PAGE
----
Nature, aggression, and melody had a love child, and they named it Dave Eats Mud and nestled it ever so gently into the waiting arms of DC, MD, and VA. Then Dave Eats Mud released a self-titled EP (in 2018). Then Dave Eats Mud releases another self-titled EP in 2022 and now they are featured in this week’s New Music Friday! A little mysticism, a little science, and a whole lotta good music on the website this week. Joining us this week are singer-songwriters Pete Gardiner and Mara Sol with their respective offerings, The Rocket Summer gives us something electronic to dig our teeth into, and we get down and dirty with something a little on the heavy side by Pryma.
As always, this and more great music can be found on the Alchemical Records Multigenere Mixture playlist on Spotify. Wanna tell us what you think? Drop a comment below or join us on Discord and share your new music discoveries with us there.
“Fox Den Fun Times” is the opening track from the latest EP by Dave Eats Mud. The song sets the pop-punk vibes felt throughout the entirety of the project before transitioning into “The Davis’ Pool” with it’s flickers of complex rhythms and arpeggiated guitars. “Bovine Burglary” probably aludes to alt rock and grunge a little more; sure it has that signature Dave Eats Mud vibe, but it also has a Nirvana-esque quality to it that can’t be missed. “Wolf Lake” begins like it’s going to take us deep into the sludge rock category, but taps into Social Distortion level enthusiasm and is served with a side of searing guitar solo (don’t forget to eat your veggies). A quality that we’ve admired recently among other releases that we find to be true of this EP, is how difficult it is to sound indie while also sounding professional. Does that make sense? Go too far one way and it’s ametuer hour; go too far the other way and it’s too mainstream to be indie. The second of these eponymously titled Dave Eats Mud EPs has really dialed into the sweet spot in between. You can support these folks by picking up your copy of the EP on the band’s Bandcamp.
Pete Gardiner is an Irish singer/songwriter who is well on his way toward becoming the next global icon. Why? While it may not have been his intention, “Promises” masterfully taps into arrangement and production techniques found in country music, which in 2016 was reported to be the fastest-growing genre worldwide. Remove the southern twang, and you have a songwriter, guitarist, and vocalist who checks off all the necessary boxes to reach country music fans while fitting neatly into a number of other broad genres finding overwhelming appeal. “Promises”, speaks of financial stress and love, ending on a hopeful note for the future.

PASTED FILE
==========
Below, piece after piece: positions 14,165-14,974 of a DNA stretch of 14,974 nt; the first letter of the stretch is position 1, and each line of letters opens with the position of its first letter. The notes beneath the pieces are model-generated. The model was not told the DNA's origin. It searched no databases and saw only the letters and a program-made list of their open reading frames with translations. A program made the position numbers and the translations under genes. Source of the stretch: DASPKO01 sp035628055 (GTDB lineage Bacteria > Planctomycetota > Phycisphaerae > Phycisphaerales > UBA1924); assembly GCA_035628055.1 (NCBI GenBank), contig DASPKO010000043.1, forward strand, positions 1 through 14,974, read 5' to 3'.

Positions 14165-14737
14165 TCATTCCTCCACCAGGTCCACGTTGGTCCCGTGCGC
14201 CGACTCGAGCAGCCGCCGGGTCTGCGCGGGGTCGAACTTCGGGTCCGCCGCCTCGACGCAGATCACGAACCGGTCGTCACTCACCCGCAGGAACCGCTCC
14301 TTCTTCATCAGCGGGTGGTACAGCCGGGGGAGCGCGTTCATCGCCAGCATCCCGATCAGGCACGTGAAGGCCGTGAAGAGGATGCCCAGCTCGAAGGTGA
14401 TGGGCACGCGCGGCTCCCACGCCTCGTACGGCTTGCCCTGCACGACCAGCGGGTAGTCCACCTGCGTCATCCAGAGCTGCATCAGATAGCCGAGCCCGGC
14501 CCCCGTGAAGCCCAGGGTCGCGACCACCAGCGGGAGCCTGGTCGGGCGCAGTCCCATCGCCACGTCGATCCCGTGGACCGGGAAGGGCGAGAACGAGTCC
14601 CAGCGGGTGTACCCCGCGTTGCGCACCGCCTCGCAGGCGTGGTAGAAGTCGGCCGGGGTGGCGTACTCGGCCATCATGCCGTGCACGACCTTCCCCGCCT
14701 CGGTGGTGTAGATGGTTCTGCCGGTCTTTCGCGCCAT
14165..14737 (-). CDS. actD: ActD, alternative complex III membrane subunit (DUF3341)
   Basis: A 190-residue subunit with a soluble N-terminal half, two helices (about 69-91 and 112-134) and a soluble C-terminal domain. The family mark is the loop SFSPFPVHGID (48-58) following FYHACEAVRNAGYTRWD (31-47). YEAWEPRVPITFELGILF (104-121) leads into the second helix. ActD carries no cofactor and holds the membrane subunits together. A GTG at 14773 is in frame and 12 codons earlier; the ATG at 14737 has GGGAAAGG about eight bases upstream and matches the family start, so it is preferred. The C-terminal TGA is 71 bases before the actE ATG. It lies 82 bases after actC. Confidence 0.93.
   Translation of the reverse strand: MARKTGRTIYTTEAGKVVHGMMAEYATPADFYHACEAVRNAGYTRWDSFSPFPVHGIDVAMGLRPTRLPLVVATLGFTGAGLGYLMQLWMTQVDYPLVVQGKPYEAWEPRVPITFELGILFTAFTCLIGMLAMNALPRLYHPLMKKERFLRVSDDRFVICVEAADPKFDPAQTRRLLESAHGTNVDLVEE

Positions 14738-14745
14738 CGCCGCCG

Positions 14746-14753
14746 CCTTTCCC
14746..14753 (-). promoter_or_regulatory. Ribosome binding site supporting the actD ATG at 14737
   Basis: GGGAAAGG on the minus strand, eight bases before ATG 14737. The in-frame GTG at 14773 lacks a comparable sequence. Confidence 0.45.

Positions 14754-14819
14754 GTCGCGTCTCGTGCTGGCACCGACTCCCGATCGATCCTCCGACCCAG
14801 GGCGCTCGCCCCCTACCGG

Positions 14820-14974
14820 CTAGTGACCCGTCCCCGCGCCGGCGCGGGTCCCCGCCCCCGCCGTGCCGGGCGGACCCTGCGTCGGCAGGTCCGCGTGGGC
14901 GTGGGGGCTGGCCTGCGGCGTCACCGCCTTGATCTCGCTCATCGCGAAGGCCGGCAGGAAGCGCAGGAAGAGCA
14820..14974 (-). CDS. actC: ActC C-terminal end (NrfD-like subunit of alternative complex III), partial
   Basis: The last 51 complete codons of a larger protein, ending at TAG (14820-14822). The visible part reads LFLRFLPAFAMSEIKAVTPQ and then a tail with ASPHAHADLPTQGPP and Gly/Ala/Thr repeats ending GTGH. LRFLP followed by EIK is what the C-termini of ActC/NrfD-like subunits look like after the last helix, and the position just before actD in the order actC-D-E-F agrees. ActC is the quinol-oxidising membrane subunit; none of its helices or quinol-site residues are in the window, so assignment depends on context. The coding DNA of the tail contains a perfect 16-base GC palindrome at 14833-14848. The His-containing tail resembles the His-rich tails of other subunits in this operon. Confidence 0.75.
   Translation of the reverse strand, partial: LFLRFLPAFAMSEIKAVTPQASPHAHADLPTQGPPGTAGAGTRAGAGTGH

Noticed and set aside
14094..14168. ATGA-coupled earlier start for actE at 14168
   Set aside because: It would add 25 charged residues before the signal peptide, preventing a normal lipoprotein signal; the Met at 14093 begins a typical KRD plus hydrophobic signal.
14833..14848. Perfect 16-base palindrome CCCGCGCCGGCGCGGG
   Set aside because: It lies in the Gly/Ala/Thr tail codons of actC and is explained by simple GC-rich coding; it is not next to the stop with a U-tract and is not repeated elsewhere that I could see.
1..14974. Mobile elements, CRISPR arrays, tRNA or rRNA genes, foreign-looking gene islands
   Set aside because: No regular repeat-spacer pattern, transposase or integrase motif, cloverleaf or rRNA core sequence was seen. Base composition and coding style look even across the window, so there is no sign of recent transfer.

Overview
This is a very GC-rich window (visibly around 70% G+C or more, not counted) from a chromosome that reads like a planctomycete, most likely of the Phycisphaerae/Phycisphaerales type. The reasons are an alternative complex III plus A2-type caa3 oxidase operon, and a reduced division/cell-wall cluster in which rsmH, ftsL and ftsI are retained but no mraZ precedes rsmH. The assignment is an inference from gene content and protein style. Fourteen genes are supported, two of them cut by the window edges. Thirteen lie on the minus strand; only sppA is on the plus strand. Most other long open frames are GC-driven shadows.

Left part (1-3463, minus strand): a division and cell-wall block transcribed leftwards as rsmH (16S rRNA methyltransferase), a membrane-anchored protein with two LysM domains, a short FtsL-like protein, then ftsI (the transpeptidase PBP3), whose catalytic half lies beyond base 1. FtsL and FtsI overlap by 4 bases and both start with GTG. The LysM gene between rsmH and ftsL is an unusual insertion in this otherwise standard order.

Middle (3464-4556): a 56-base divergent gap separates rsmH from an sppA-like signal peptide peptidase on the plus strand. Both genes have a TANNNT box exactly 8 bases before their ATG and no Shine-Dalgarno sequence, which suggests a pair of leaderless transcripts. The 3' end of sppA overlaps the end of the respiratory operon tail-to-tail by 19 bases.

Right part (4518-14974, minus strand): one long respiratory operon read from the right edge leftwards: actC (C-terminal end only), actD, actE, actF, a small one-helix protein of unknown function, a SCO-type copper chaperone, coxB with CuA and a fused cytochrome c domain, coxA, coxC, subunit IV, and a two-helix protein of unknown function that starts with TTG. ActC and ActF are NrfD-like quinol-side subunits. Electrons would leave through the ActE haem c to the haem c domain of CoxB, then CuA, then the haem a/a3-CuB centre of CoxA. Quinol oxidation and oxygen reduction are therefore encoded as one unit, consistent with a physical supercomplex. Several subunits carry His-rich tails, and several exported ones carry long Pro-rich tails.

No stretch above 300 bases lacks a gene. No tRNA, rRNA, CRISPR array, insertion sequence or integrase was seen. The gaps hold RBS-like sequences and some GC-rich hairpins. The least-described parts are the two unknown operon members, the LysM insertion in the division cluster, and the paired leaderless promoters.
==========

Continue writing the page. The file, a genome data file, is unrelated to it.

“The couple in ‘Promises’ are really struggling and the honeymoon period is a distant memory. But they still love each other enough to stick together and find a way forward and the song ends on a note of hope that I think we’re all looking for.”
Mara Sol brings to mind DMV songstress Lynn Hollyfield, among others, whose sweet voice and optimistic tones always make us feel we finally beginning to unravel all of life’s lessons. “The Road” has a forward movement to it, propelled mostly by syncopated rhythms found between the kick drum and the arpeggiated guitar. The song never really ‘takes off’ but rather builds a kind of constant tension as drum fills signal the transitions from verse to chorus before a brief movement signifying the ending. “The Road” is one of five songs found on Mara Sol’s latest EP, Walking the Road, released in October of this year.
A Tantric-like acoustic guitar tone provides the foundation for “M4U” by The Rocket Summer, known for pushing out into the early 2000’s Alt Rock scene with their first major label Island Def Jam album Do You Feel. Layer upon layer, “M4U” (or ‘Made For You’) takes on a determined and confident tone accentuated by vocalist and producer Bryce Avery.
Finding creative solace in the deserts of California and his home state of Texas during the pandemic, he found inspiration in the solitude. “I had very little interest in making music that was too lonesome,” he explains. “Perhaps as a defense due to how naturally solitary these last few years were for a lot of us. I felt like if I just could swim through the rains that poured on us and not allow them to extinguish the sparks of what I knew was coming, that we’d eventually be together again experiencing music and that it finally wouldn’t only just be mine to groove to.”
If you are looking for something truly unique to add to your own playlist here at the close of 2022, “M4U” may be just that track. It hints at the familiar, but draws from so many influences and emotions that it isn’t easy to pinpoint the exact space where the song ‘exists’ or wants listeners to land; which, we feel is an excellent metaphor for how most of us have felt during the globally trying times the song was written in.
We love saving the heavy stuff for last. Pryma, a new band on the UK rock & metal scene, leaves us unsettled with “1:23:45”. It is the last track (of six) from their newly released EP, Uncaged. It is dark, aggressive, and contains a deep dissonance that feels like you are at the bottom looking up toward the surface. Musically everything you head-bangers are looking for is here, but unlike some of the other songs found on Uncaged, “1:23:45” does not take you to where you expect. This raw and vulnerable EP represents grief, loss, mental health, and personal experiences of the band. Let your darker side out a little this weekend with Uncaged.
Daniel Warren Hill is an American musician, writer, and motivational speaker. He is best known as the frontman for Washington DC area Alternative Rock band YellowTieGuy, as co-founder of Capitol Groove Collective, and increasing the exposure of artists on a global scale through his work with Alchemical Records.